I'll be the first to admit that I had my doubts about Toni Braxton's latest effort Pulse, her first from Altantic Records/Warner Music after many successful albums with Arista and a forgettable one under Blackground/Universal Music. And usually the appearance of a Grammy-winning artist appearing on ABC's Dancing with the Stars to me is a sign of a career in struggle mode.
I have always loved Braxton and followed her career religiously from her debut, reaching the point of feverish obsession with 2000's The Heat, where she decided consciously to amp-up her sexuality to the point where she had to axe plans to release her own music video for single Maybe. The video's plot featured her undressing in front the window of her loft, while being pursued by a stalker who winds up getting intimate with her. She thought it was too risque as an after-thought. Maybe.
I finally had the chance to see Braxton in concert at Casino Rama, a couple hours outside the city a few years back, and it was a dream come true. I only wish I had forked out the money for better seats as she came into the audience and greeted fans by the stage and even sat on a few laps to which I would gladly agree!
Pulse is more on the down-tempo and although there is nothing quite as epic here as He Wasn't Man Enough, Un-Break My Heart or You're Making Me High, Braxton now is making music which is conscious of the fact that her fans have grown up and appreciate subtlety. A couple leaked tracks which surfaced as teasers like Darkchild-produced Get Loose and Melt, the former which won the praise of internet music authority Popjustice as its Song of the Day, did not wind up making the cut after all. Instead, we are given offerings which are eight parts Halo and two parts Single Ladies (Put a Ring On It), and although Ryan Tedder didn't have a hand in producing this project, his influence is heard loud and clear on the disc.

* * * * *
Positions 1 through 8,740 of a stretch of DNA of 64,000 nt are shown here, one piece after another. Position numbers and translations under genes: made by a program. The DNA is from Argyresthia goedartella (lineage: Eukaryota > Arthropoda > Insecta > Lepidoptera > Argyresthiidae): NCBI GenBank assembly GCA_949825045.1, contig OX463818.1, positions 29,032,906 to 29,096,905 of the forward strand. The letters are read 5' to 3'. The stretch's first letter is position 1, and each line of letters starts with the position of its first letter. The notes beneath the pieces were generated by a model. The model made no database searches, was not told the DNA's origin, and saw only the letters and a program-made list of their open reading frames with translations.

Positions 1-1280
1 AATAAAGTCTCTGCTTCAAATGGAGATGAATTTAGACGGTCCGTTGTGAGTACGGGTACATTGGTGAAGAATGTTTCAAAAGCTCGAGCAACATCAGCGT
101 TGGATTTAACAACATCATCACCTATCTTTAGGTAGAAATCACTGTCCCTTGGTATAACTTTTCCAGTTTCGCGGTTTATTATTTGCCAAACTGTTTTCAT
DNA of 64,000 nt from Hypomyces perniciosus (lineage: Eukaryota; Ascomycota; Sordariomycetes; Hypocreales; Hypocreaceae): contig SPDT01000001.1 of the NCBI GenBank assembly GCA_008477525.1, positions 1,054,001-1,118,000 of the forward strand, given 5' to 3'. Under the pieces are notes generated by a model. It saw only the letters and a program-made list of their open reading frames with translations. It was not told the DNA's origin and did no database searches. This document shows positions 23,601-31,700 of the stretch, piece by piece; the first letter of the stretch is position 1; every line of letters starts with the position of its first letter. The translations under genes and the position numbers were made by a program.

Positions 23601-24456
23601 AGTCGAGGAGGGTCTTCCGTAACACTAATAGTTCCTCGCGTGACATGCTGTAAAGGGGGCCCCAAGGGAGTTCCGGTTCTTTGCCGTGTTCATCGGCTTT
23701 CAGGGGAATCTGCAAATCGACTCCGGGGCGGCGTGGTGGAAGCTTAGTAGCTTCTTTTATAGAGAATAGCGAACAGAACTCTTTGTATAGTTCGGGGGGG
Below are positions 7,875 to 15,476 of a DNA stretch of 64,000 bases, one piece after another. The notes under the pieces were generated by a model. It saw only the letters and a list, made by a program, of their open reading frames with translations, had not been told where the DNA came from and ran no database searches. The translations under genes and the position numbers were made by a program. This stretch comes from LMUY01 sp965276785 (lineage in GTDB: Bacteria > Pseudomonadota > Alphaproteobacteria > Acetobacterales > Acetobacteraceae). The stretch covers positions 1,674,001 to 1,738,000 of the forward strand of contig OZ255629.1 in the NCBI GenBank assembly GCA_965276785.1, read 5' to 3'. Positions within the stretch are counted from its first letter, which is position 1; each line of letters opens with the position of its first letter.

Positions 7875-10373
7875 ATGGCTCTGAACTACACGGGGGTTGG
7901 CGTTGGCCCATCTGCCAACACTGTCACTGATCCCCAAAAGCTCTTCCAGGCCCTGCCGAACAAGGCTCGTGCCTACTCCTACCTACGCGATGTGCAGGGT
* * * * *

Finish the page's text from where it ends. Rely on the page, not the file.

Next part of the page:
Braxton had a hand in co-writing a majority of the album's tracks and particularly beautiful is the melodic Woman (produced by the kings of Adult Contemporary - David Foster and Steve Mac), catering to fans of her self-assured persona. If I Have to Wait has a bit of that southern-flare meets soul which has made her famous in the first place and Wardrobe sums up the experience of Pulse altogether, "switching it up if it ain't working out, Girl".
American Idol's Kara DioGuardi lends a hand on Hero alongside Harvey Mason (Mario, Chris Brown), who plays a pivotal role on the album as Braxton's writing partner. No Way winds things down with its acoustic soul, reminiscent of earlier hit Let it Flow and digging a slice out of that Sade pie. The album's title track is climactic, reserved for its effective punch late in the album and last track Why Won't You Love Me (featuring guest vocals by Mason) is classic Braxton - soulful, affecting and self blaming in questioning why "he" doesn't have the same feelings for her. What a Jerk! Hate him.
Toni Braxton's Pulse is in stores Tuesday, May 4, 2010. It's not her at her finest, but it's rewarding enough to win back the hearts of estranged fans like me. Grade: A-